Anywhoooo . . .

This was my real point.  To include the following passage from Calvin himself, his far more eloquent words addressing what I was talking about yesterday.

“There are other reasons, neither few nor weak, for which the dignity and majesty of Scripture are not only affirmed in godly hearts, but brilliantly vindicated against the wiles of its disparagers; yet of themselves these are not strong enough to provide a firm faith, until our Heavenly Father, revealing his majesty there, lifts reverence for Scripture beyond the realm of controversy. Therefore Scripture will ultimately suffice for a saving knowledge of God only when its certainty is founded upon the inward persuasion of the Holy Spirit. Indeed, these human testimonies which exist to confirm it will not be vain if, as secondary aids to our feebleness, they follow that chief and highest testimony. But those who wish to prove to unbelievers that Scripture is the Word of God are acting foolishly, for only by faith can this be known. Augustine therefore justly warns that godliness and peace of mind ought to come first if a man is to understand anything of such great matters.

Feebleness.  Foolishness.  Academic writing is simply too polite these days.  At least the stuff I’ve been reading.

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Calvin Thoughts, Institutes 1.7.4-5

We ought to remember what I said a bit ago: credibility of doctrine is not established until we are persuaded beyond doubt that God is its Author. Thus, the highest proof of Scripture derives in general from the fact that God in person speaks in it. The prophets and apostles do not boast either of their keenness or of anything that obtains credit for them as they speak; nor do they dwell upon rational proofs. Rather, they bring forward God’s holy name, that by it the whole world may be brought into obedience to him.

The testimony of the Spirit is more excellent than all reason. For as God alone is a fit witness of himself in his Word, so also the Word will not find acceptance in men’s hearts before it is sealed by the inward testimony of the Spirit. The same Spirit, therefore, who has spoken through the mouths of the prophets must penetrate into our hearts to persuade us that they faithfully proclaimed what had been divinely commanded.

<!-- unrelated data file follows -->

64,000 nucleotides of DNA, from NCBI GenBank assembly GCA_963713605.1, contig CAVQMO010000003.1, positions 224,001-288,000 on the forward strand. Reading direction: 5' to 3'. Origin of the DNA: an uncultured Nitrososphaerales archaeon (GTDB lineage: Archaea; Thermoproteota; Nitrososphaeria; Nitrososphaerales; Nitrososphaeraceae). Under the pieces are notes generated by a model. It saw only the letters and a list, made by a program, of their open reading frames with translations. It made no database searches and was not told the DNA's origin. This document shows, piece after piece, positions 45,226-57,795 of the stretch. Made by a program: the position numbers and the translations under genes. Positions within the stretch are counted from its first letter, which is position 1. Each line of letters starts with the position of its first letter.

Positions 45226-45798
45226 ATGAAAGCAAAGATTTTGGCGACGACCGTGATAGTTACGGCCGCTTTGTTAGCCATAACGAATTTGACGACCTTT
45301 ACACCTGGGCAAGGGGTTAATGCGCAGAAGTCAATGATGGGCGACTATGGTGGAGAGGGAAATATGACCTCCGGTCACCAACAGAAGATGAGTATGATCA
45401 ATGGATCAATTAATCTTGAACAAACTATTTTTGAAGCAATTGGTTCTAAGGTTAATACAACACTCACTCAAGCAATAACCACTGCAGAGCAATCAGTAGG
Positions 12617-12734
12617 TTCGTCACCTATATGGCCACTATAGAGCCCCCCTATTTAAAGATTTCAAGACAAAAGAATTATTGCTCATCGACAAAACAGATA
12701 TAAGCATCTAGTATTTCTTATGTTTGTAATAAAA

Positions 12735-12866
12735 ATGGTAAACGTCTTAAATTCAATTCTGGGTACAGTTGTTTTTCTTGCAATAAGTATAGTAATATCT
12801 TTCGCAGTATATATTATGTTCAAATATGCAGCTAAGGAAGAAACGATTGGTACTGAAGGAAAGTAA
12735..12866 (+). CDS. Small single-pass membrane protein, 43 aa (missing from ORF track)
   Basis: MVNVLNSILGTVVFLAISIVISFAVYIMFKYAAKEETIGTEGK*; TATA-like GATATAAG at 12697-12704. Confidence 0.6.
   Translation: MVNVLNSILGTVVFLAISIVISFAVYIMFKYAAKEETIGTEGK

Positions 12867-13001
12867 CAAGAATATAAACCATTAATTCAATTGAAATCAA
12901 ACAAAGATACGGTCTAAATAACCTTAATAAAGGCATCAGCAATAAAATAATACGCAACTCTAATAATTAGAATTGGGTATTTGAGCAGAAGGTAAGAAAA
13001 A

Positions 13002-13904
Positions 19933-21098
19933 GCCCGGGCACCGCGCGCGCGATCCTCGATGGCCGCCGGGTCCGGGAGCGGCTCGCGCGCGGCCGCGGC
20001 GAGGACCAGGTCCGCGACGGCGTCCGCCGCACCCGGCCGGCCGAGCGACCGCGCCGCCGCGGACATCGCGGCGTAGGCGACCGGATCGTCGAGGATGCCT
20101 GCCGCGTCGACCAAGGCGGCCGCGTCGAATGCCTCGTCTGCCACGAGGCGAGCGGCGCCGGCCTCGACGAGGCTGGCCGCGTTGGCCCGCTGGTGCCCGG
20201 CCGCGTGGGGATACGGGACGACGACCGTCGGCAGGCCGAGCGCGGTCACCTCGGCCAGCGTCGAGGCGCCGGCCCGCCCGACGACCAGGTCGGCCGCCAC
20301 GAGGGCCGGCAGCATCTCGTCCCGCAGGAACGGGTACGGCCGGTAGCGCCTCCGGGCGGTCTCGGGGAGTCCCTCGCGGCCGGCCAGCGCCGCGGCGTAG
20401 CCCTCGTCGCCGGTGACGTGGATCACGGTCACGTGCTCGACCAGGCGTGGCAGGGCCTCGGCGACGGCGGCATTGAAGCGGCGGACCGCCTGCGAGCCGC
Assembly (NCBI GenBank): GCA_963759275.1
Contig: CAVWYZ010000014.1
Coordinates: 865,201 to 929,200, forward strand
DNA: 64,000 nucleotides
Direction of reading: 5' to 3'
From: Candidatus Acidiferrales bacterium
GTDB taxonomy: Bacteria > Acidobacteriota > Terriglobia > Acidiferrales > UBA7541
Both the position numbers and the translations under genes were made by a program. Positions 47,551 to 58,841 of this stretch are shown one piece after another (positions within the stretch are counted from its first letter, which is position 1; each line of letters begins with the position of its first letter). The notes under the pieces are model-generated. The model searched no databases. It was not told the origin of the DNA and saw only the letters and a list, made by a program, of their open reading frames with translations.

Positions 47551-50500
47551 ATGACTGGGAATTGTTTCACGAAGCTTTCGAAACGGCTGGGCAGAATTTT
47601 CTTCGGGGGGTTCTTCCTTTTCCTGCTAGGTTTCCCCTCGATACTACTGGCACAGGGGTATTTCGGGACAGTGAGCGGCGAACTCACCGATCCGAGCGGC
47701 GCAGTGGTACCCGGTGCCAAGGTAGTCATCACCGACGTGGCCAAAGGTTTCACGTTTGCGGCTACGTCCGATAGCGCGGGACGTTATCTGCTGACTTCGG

It is God’s Holy Spirit that makes the words of Scripture the Word of God. Without the illumination of the Holy Spirit, the Bible is words on a page. The conviction that these words are indeed God’s Word is a gift of the Holy Spirit. Can I tell you this is why I question the wisdom of those within the church who appeal to Scripture to call the secular world into obedience to God? A non-believer, one who has not been called by God and gifted with his Holy Spirit does not give a whit what it says in the Bible. They will not be persuaded by our argument, reason, or logic simply because it is rooted in Scripture.

Calvin says earlier in this same paragraph, “Yet they who strive to build up firm faith in Scripture through disputation are doing things backwards.” When I first read it, I was hearing it speak to those who are trying, for themselves, to build up their own faith in Scripture through debate intended to reveal the truth (disputations). But now I’m hearing it speak to those who try to convince non-believers that they need to do what the Bible says, arguing in the context of an informal debate over morality they wield the Bible as the source of Truth. And Scripture is the source of Truth. But these folk are, in the words of Calvin, doing things backwards. The truth of Scripture does not lie in its words, nor in our ability to convince someone of its truth. Rather the truth of Scripture lies in the gift of God’s Holy Spirit bestowed upon his believers (I would say, his elect, but I don’t want to get into that just yet). And it is the Holy Spirit who inwardly convicts a person of the truth of Scripture, illuminating his mind and heart, quickening his will to obedience. That’s God’s work. Not ours. And, I think, as long as believers keep appealing to Scripture in their debates, they’re going to keep coming up empty. Because the non-believers are empty. Of God’s Spirit. First one must be convinced of the Gospel, convicted by the Truth of God in Jesus Christ, before they will be convinced or convicted by that same God into a life of obedience.

Let us first pray for those whose hearts are not illumined by the Holy Spirit, who live apart from the truth of Scripture and the obedience thereof because they live apart from God. They wallow in misery that goes far beyond their lifestyle choices or the visible consequences of their grave sins. They languish unknowing, unbelieving of the grace of God in our Lord Jesus Christ who provides the way out of their misery. Let us first witness to that truth. May we pray “Lord, illumine their hearts, draw them to you, give them the gift of faith in you. Use me. Use me as a witness to your saving grace. A witness to your grace, that by your power they would come to know you, and by knowing you be released from the bonds of their sins.”

Something like that, anyway. Because until a person is enlivened by the Holy Spirit, all our appeals to the Bible are merely Bible thumpin’. Banging our hands 0n a book.